A change in Federal Reserve policy or the tapering of quantitative easing remains the greatest risk to equity markets, according to Northern Trust's quarterly investment manager survey.
However, managers surveyed largely believe any QE tapering or an impasse over the federal shutdown and debt ceiling debate will not have a strong impact on U.S. economic growth. More than 60% of managers believe the U.S. economy will keep growing if 10-year Treasury rates increase by 50 basis points; 42% said rates could rise by 100 basis points without stifling growth.
Nearly all managers thought the budget and debt ceiling debates will not have a strong effect on equity markets — 53% expect a modest decline of less than 10% for the S&P 500, and 40% expect little to no effect.
Only 8% of managers expect U.S. GDP growth to slow down, while 55% said it will accelerate, up from 45% the previous quarter. Thirty-seven percent said growth will remain the same.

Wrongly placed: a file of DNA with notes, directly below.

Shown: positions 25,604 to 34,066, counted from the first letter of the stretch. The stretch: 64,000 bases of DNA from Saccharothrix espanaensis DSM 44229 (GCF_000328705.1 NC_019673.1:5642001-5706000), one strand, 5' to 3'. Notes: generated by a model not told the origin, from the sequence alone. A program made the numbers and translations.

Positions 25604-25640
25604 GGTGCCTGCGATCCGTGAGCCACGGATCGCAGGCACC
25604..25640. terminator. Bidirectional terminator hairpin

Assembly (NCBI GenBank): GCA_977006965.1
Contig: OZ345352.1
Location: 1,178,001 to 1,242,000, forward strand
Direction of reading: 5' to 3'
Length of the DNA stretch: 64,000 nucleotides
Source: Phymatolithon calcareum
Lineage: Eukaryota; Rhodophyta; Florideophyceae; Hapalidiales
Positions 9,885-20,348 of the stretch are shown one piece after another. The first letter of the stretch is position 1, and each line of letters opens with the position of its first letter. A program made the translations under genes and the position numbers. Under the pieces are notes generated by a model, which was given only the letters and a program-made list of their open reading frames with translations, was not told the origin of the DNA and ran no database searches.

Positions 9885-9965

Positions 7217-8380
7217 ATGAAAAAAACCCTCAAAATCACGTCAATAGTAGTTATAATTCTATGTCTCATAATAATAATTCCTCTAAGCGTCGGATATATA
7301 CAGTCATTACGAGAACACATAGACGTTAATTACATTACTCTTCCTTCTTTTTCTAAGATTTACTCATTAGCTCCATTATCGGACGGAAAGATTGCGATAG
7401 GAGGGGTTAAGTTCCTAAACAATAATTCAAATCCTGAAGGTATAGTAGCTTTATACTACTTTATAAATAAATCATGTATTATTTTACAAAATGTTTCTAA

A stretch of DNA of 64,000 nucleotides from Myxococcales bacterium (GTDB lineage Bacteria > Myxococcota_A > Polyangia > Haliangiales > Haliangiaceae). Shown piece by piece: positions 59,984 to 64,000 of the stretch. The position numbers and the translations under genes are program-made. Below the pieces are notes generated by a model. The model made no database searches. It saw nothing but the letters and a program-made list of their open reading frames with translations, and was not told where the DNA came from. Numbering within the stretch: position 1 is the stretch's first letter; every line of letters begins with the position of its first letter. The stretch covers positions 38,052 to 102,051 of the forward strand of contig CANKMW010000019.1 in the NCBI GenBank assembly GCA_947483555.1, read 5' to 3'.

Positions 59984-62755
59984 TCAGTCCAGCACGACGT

Expectations on other economic growth factors remained strong in the third quarter with little change from the previous quarter's survey:
- 86% said job growth will remain stable or accelerate over the next six months;
- 71% expect housing prices to rise in the next six months; and
- 89% expect corporate profits to remain stable or increase in the fourth quarter.
In terms of regional equity markets, 39% of managers said the U.S. market is fairly valued; 33% said it is undervalued. Sixty-four percent said emerging markets equities are undervalued, up from 49%, but only 23% expect emerging markets to outperform developed markets over the next six months. European equities are considered undervalued by 53% of managers, down from 59% last quarter.
Managers continue to be most bullish on U.S. large-cap and small-cap equity, and emerging markets equity.
About 100 institutional money managers were surveyed in mid-September.